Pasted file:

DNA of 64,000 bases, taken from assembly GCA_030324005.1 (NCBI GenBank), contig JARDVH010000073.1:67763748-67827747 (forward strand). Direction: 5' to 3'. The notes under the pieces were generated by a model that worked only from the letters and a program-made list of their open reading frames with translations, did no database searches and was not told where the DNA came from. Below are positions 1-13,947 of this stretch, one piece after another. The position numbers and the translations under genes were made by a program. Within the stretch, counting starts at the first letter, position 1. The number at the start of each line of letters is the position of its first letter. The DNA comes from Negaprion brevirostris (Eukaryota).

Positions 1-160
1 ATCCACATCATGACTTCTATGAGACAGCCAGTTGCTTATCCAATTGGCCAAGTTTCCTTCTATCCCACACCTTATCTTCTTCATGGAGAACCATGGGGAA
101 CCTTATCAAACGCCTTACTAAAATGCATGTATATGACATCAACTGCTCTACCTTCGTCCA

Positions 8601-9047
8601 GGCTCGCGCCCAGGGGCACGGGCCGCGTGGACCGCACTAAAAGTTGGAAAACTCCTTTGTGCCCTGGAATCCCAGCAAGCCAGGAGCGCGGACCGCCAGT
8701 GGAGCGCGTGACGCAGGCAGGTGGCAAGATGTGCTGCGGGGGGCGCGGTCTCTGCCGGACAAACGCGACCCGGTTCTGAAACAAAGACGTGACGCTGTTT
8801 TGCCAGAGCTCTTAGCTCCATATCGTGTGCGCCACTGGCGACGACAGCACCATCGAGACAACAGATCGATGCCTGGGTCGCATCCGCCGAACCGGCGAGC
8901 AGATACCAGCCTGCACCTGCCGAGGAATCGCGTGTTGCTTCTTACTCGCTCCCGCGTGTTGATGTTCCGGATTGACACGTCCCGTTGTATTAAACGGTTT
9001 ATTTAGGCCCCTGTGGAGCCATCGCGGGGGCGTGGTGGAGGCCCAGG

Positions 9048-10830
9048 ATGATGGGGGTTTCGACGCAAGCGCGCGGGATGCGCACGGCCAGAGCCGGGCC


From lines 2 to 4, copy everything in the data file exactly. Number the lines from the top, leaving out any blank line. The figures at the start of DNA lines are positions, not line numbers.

Positions 1-160
1 ATCCACATCATGACTTCTATGAGACAGCCAGTTGCTTATCCAATTGGCCAAGTTTCCTTCTATCCCACACCTTATCTTCTTCATGGAGAACCATGGGGAA
101 CCTTATCAAACGCCTTACTAAAATGCATGTATATGACATCAACTGCTCTACCTTCGTCCA